We can all be climate activists. We all need to be climate activists. Here are five steps to get started.
You don’t need to be Greta Thunberg, Vanessa Nakate, or Bill McKibben to be a climate activist. A climate activist, put simply, is someone who fights climate change. We can all be climate activists. In fact, we all need to be climate activists. And that doesn’t mean you need to quit your job, sell your possessions, and become a social media personality with a TED Talk and worldwide speaking tour. You can be a climate activist right in your own community. Here’s where to start.
Advocacy starts with knowledge. Make yourself the smartest person in the room when it comes to climate — but be careful what you read. Who has the most to lose from the transition to clean energy that climate change requires of us? The fossil fuel industry, of course. Follow the money, and it will lead you to all kinds of propaganda paid for by groups that represent oil and gas. For example, a popular (and dubiously titled) book the Moral Case For Fossil Fuels, was written by Alex Epstein, who is backed by the Koch Brothers, the billionaires who made their money from fossil fuels. So be intentional about what you choose to read.
For deeply reported long-form journalism, seek out bylines from David Wallace-Wells at New York Magazine and Elizabeth Kolbert at The New Yorker. Emily Atkin and Bill McKibben have wonderful, easy-to-digest, newsletters. Grist, Mother Jones, and Inside Climate are all great follows. And the Guardian has a robust climate department that leads the way on original reporting. More of a podcast person? Check out “A Little Green,” an eight-part podcast we created that explores our relationship with the environment and how we can each become climate leaders in our own communities.
Don’t worry. You don’t need to be an ascete here. You are not expected to renounce your material life and become a hermit. Yes, installing solar panels, heat pumps, going vegetarian, flying less, and driving electric vehicles can make a difference, especially when friends and neighbors follow your lead. But it’s essential to keep in mind that we don’t all have the privilege to do those things, and it’s systems that we need to change in addition to individual habits. After all, the concept of a sustainable carbon footprint is a complete myth. MIT completed a study that showed that a homeless person living in a shelter and eating at a soup kitchen every day still indirectly emitted 8.5 tons of carbon dioxide each year. And since 1988, 100 companies have produced 71 percent of all global emissions.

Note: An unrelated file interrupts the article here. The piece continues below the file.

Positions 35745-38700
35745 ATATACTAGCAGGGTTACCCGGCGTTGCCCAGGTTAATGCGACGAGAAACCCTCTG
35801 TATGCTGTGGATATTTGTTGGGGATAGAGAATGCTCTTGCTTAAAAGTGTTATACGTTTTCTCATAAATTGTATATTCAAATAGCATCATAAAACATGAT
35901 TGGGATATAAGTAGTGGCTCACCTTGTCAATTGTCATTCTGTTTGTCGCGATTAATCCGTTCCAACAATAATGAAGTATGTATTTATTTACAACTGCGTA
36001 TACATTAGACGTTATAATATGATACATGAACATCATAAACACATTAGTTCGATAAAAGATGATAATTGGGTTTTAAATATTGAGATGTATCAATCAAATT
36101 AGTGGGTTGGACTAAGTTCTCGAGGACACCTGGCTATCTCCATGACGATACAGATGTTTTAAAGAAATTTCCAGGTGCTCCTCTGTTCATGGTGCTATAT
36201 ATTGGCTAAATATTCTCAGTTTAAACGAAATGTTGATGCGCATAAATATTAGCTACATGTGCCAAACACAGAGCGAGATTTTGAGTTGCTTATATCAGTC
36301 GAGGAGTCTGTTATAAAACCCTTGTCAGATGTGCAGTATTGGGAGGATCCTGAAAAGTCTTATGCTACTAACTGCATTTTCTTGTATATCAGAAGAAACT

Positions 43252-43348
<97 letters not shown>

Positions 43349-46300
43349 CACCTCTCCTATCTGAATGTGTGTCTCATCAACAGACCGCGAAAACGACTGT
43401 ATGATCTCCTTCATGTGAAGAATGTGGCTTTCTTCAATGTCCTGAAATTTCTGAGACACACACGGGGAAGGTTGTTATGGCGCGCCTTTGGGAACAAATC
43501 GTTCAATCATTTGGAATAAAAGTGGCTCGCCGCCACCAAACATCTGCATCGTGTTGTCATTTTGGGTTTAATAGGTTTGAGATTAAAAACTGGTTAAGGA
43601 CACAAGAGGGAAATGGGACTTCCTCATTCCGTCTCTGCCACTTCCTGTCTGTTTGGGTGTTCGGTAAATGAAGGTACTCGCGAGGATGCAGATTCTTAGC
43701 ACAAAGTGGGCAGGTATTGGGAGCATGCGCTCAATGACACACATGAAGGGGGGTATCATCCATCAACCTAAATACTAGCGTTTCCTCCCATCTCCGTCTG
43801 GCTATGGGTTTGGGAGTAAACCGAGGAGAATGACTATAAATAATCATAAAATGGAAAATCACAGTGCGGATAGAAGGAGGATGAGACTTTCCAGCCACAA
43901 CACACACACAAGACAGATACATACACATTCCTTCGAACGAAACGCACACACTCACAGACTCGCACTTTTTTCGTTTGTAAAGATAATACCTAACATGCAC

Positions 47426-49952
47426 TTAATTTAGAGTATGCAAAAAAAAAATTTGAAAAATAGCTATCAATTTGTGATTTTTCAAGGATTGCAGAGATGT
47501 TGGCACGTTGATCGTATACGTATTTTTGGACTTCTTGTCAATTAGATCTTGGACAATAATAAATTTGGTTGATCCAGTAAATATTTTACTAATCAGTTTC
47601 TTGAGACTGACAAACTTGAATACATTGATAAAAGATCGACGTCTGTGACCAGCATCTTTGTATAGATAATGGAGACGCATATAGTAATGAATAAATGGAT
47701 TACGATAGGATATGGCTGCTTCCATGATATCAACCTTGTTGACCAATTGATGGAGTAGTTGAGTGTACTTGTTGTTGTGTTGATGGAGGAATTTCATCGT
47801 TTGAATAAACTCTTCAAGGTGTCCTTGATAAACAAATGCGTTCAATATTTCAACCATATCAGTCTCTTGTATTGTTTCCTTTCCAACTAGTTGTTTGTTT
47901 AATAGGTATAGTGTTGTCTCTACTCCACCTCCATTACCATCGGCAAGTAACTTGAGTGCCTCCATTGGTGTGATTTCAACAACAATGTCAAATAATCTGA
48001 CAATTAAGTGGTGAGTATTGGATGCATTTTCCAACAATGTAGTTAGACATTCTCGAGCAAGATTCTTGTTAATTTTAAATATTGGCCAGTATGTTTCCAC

So while your personal habits and buying power definitely matter, what’s most essential is that we advocate and vote for the legislative overhauls required to make progress on fighting climate change.
This one is incredibly easy. Just dial 202-318-1885 and the nonprofit Call 4 Climate will dispatch you to your local legislators. Not sure what to say? They have a script ready for you if you need it. Does calling your congressional leaders — even if they’re in a blue state, matter? Yes. Aides keep track of the number of calls they receive and topics that come up and this informs the issues your elected leaders focus on. Just remember: they work for you. It’s their job to represent your interests.
Read more: Your Vote Is Essential
It’s a profoundly important step to simply talk about climate change. By keeping it top of mind and having conversations with our loved ones about it, we’re acknowledging the seriousness and importance of this problem that we know is going to define so much of our lives. It can be helpful to process this with friends and family, too, and the conversations can help inspire action among your community. At work, maybe there’s a way your company can do more on climate. Those initiatives are often led by individual efforts. Who better than you?
Using Patagonia Action Works, skills are matched with organizations in need. Say you’re a graphic artist with a little free time — you can help a nonprofit that needs help designing posters for an event. You can also find local organizations whose values align with yours. Often, they’re the ones doing climate work in your community. Don’t have time but have a little money? Only three percent of philanthropic giving goes to environmental causes — find a cause worth fighting for and put your money where your mouth is. Limited time and money? You can always sign petitions or attend local events — 350.org is a great resource to keep you abreast of where you’re needed.
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